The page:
Rent surge pushing some toward homelessness: "No different from a hurricane"

·2 min read

Tampa, Florida — Like any renter in Tampa, Kevida Gued knows it's a landlord's market. But the single mother of three's family needs an affordable three-bedroom fast, because their lease is ending Sunday.

Gued told CBS News she's looked at more than 50 places and reached out to more than 200 "all over Tampa Bay, all over the state of Florida." On average, Tampa's rents ballooned 22% in the last year.

Valerie Bannon's landlord in St. Petersburg hiked her rent by nearly 60% from $1,500 to $2,400 a month for a modest four-bedroom. Without options, the overnight auditor who is legally blind and earning under $20,000 a year moved her family into a hotel. A charity is paying the bill.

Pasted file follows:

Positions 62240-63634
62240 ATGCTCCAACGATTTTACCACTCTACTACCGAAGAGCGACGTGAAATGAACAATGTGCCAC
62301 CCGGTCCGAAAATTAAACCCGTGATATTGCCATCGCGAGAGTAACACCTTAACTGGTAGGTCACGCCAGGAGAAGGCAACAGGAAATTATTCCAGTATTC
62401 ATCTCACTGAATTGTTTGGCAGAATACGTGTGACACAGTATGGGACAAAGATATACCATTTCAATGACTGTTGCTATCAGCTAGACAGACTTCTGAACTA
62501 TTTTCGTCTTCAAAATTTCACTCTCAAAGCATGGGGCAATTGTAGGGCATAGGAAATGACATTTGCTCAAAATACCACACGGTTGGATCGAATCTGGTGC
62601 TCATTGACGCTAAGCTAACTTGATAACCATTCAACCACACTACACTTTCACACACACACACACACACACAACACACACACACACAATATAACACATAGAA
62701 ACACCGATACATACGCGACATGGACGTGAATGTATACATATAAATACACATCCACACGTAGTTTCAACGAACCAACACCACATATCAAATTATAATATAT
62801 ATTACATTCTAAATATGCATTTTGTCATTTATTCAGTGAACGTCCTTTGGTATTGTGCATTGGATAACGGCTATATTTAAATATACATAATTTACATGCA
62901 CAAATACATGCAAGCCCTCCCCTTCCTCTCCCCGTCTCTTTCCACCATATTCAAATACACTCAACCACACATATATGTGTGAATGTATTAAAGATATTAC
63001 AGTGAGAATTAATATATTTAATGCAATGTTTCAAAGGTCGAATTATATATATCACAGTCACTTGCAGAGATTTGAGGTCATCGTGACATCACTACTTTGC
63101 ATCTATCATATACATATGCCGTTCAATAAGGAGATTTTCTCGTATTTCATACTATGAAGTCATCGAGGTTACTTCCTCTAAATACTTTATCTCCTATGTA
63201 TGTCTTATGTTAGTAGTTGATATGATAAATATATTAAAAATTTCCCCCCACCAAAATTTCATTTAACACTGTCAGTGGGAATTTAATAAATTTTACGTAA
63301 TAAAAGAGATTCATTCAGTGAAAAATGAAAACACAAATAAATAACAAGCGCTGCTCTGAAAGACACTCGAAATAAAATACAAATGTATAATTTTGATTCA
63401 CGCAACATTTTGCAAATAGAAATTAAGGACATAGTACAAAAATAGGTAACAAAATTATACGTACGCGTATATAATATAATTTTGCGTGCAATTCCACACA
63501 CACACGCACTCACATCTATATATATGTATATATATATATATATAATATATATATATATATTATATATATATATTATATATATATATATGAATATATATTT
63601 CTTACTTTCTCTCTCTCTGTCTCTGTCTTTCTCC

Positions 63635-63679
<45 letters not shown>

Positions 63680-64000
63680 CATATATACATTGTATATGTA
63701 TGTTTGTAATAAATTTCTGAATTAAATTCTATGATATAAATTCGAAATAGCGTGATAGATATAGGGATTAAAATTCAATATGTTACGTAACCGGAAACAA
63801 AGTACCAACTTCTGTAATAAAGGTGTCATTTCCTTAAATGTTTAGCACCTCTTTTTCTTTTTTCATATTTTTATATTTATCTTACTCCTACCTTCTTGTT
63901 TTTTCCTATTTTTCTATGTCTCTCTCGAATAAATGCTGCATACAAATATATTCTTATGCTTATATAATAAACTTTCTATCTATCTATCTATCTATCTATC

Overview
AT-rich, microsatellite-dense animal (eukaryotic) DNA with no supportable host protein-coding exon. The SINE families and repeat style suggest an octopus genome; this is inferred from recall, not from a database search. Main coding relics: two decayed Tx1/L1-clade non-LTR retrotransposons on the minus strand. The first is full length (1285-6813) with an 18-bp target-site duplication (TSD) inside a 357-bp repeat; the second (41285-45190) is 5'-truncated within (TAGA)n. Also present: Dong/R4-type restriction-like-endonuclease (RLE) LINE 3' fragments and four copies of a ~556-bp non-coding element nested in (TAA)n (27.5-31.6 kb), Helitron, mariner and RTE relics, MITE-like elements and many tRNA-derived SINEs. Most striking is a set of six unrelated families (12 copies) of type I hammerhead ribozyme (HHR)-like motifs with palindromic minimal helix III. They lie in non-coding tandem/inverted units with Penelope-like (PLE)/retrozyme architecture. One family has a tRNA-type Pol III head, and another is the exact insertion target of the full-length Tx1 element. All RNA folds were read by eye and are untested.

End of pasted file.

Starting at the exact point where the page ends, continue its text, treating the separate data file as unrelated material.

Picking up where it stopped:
"It's no different from a hurricane or something disrupting your household and taking your home away and you being homeless and not having anywhere to go and not knowing what to do," Bannon told CBS News.

Fueling Tampa's rent increases are thousands of people relocating to the area during the pandemic, as well as rising interest rates that discourage buyers and few protections for tenants.  But it's not just Tampa — rents have been soaring throughout much of the U.S.

Tampa recently put $5 million toward rental assistance, which was used up in just two days.

Erika Belezerian, a public relations account executive, is considering moving. Her rent is set to jump $530.

"If I want to pay less, which is my goal, then I will need to move 30 to 40 minutes outside of this neighborhood," she told CBS News.

Gued is still looking, calling and emailing rental places, but everything is expensive.

"You can hear someone talking about it, but until you experience something firsthand, then it really doesn't fully resonate or hit you," she said.

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